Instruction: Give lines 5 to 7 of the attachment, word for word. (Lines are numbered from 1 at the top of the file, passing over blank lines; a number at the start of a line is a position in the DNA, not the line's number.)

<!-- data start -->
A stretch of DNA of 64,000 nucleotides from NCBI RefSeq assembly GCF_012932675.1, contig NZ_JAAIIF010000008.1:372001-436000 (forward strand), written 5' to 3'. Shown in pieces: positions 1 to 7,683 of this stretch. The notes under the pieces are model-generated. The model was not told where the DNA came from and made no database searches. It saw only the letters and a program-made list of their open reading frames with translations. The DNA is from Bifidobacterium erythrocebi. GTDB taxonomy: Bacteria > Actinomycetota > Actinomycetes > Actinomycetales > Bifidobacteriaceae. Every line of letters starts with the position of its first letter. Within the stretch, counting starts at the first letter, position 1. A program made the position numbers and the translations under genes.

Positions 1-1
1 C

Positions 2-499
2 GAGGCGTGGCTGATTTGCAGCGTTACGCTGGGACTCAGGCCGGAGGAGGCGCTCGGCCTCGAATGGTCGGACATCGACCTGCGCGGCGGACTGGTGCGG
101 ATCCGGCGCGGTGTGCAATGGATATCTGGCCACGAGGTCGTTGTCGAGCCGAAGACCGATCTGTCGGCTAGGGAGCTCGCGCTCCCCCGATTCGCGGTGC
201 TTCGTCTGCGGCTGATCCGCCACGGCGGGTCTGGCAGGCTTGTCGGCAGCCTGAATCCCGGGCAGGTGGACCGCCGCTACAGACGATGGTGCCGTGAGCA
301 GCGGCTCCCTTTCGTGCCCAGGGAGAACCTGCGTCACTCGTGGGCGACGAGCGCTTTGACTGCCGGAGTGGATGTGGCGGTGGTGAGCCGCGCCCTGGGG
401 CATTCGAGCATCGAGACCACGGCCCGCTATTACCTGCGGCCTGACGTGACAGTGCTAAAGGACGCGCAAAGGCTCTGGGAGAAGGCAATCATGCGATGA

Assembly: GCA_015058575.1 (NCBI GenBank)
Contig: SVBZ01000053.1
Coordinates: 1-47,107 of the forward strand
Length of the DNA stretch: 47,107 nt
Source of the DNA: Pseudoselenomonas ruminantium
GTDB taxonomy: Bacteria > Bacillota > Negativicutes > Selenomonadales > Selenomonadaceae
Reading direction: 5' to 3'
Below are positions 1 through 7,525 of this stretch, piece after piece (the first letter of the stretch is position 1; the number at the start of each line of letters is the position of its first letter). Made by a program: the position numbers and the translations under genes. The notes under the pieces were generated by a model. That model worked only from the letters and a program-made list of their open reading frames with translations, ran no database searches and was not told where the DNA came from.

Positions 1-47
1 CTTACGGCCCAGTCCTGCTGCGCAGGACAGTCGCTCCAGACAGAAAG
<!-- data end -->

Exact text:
2 GAGGCGTGGCTGATTTGCAGCGTTACGCTGGGACTCAGGCCGGAGGAGGCGCTCGGCCTCGAATGGTCGGACATCGACCTGCGCGGCGGACTGGTGCGG
101 ATCCGGCGCGGTGTGCAATGGATATCTGGCCACGAGGTCGTTGTCGAGCCGAAGACCGATCTGTCGGCTAGGGAGCTCGCGCTCCCCCGATTCGCGGTGC
201 TTCGTCTGCGGCTGATCCGCCACGGCGGGTCTGGCAGGCTTGTCGGCAGCCTGAATCCCGGGCAGGTGGACCGCCGCTACAGACGATGGTGCCGTGAGCA